Let's say that during account creation, I already prohibit passwords known to be reused from breaches of other sites, like if it's in the Have I Been Pwned list. But breaches happen all the time, so what if my customers' passwords show up in the list later, after they've already created their account?
I'm of course storing the passwords hashed, salted, and peppered, the whole point of which is to make it intractably expensive to try lots of guesses, such as every newly leaked password. Any information I can think of to store alongside the salted hash to enable checking the newly leaked passwords would also weaken the salted hash. I could wait til they next sign-in and check against the leaked passwords list then, but how can I notify them proactively? I could force re-sign-in by expiring all current sessions, but how can I avoid inconveniencing unaffected customers (especially if that's usually 100% of them)?
- during the sign-in process, the server generates a 160-bit cryptographically random nonce, sends it to the client, and also associates it with the session in ephemeral storage like Memcached
- when sending the sign-in request to the server, the client hashes the password with SHA1, XORs it with the nonce, and stores the result locally while forgetting the nonce
- when the server learns about a new breach, it pushes the nonce to the client
- the client can then XOR the nonce with the encrypted SHA1 and check the SHA1 hash with Have I Been Pwned or whatever
- the nonce never touches disk/durable storage, anywhere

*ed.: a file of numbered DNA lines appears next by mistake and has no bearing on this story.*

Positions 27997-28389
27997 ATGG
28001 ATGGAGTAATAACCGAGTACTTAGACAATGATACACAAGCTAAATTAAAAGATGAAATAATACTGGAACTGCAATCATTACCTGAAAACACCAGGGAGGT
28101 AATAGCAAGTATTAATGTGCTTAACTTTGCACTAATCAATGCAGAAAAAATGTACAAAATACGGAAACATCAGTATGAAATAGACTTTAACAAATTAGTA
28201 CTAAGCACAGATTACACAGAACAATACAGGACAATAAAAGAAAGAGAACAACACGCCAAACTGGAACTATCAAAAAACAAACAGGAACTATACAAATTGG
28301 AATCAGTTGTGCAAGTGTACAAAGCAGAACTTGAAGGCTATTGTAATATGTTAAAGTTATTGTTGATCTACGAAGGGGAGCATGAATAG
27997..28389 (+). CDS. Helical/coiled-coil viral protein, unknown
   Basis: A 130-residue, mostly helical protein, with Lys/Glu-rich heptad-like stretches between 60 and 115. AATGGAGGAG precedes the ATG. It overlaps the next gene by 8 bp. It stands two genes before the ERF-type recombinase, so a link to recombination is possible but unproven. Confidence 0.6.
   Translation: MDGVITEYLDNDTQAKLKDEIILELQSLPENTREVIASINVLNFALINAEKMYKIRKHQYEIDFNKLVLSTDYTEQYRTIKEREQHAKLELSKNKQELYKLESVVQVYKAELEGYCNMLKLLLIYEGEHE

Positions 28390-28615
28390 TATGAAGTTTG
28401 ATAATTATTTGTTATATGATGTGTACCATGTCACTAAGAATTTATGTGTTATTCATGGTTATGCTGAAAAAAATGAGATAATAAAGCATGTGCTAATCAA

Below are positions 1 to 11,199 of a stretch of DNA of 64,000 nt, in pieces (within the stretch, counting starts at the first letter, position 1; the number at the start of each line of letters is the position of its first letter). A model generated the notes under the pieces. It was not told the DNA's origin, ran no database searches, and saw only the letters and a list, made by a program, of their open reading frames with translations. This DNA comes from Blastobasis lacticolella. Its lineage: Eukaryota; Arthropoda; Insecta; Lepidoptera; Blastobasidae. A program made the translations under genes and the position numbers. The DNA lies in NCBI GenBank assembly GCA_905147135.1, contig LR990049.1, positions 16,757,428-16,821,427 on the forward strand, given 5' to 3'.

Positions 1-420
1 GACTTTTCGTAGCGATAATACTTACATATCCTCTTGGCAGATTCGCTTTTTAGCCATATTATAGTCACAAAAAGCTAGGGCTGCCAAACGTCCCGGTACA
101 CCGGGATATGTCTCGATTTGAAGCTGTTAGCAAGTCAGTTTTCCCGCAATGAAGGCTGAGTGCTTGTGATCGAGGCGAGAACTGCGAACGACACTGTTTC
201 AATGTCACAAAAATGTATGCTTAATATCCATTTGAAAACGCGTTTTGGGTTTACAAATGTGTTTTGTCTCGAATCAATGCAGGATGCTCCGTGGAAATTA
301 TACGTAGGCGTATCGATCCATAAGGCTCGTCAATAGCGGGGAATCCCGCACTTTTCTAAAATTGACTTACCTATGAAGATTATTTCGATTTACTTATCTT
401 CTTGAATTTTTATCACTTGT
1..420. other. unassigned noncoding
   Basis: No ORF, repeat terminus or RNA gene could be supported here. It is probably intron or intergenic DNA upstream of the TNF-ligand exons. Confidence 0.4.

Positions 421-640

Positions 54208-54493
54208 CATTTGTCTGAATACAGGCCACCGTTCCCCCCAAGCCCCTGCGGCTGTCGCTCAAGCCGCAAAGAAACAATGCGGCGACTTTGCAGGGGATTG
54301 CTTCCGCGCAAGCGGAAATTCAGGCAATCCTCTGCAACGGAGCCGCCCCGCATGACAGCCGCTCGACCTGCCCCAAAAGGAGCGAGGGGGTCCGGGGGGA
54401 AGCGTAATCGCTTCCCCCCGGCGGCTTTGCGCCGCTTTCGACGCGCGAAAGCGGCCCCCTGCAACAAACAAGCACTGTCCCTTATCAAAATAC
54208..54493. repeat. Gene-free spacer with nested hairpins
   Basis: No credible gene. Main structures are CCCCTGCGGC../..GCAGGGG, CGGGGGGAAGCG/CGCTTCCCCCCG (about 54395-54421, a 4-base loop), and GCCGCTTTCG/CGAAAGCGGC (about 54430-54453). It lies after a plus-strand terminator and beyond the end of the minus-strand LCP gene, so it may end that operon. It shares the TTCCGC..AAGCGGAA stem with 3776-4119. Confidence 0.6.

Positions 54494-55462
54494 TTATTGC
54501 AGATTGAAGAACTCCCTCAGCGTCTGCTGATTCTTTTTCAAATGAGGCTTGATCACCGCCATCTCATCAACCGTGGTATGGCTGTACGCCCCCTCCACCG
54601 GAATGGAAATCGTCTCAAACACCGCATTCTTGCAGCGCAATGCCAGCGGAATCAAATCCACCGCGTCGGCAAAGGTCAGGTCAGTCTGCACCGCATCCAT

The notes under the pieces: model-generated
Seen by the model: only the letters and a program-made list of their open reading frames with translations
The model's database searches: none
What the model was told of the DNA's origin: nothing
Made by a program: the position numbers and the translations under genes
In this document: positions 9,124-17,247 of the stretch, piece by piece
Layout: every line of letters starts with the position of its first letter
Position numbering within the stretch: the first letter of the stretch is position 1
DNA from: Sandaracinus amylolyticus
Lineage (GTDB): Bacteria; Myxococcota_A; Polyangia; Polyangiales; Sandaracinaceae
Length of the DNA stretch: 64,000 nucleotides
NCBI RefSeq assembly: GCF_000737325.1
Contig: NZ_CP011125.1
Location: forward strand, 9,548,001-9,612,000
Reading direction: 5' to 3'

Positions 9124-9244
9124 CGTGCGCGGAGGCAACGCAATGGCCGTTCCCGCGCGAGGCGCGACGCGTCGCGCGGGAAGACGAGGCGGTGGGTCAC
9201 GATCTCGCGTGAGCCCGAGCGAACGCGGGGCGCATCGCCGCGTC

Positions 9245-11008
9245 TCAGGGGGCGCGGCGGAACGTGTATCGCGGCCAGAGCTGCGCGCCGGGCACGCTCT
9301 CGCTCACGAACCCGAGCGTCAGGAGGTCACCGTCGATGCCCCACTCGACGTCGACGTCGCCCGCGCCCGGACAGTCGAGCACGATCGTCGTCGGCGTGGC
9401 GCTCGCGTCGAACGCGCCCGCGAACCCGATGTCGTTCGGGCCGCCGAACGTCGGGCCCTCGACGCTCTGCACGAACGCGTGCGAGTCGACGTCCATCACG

- the customer's password never touches disk/durable storage, anywhere (nor any value from which the password can be easily extracted, e.g. unsalted SHA1)
- without the nonce, the encrypted SHA1 is useless because the XOR pad/one-time pad encryption is cryptographically perfect, so no vulnerability to XSS or compromise of the client's computer
- the server can expire the nonce after a while, and/or limit how many such nonces it keeps around per customer account, either of which render the encrypted SHA1 irreversibly useless
If my systems were completely pwned, of course, then next time the client updates it could include malicious code to combine the nonce with encrypted SHA1 and exfiltrate the cleartext SHA1 the attacker's server, but that seems like a much higher barrier than my database dumps being compromised.
One tiny way to potentially strengthen this that I can think of is that it might be possible, instead of storing the full SHA1 hash, to just store a prefix of enough bits such that the relatively small number of newly leaked passwords would collide with only very few of my customer's SHA1 prefixes, but few enough bits that it would only filter a dictionary attack down to dozens or hundreds of guesses, which is sufficiently many to not be usable on a properly ratelimited online service. I don't think this mitigation is very useful, though, even if such a number of bits existed, because it's difficult to imagine the attacker not having the Argon2-hashed password and salt, which would be very easy to crack if guesses have been narrowed to hundreds or even thousands.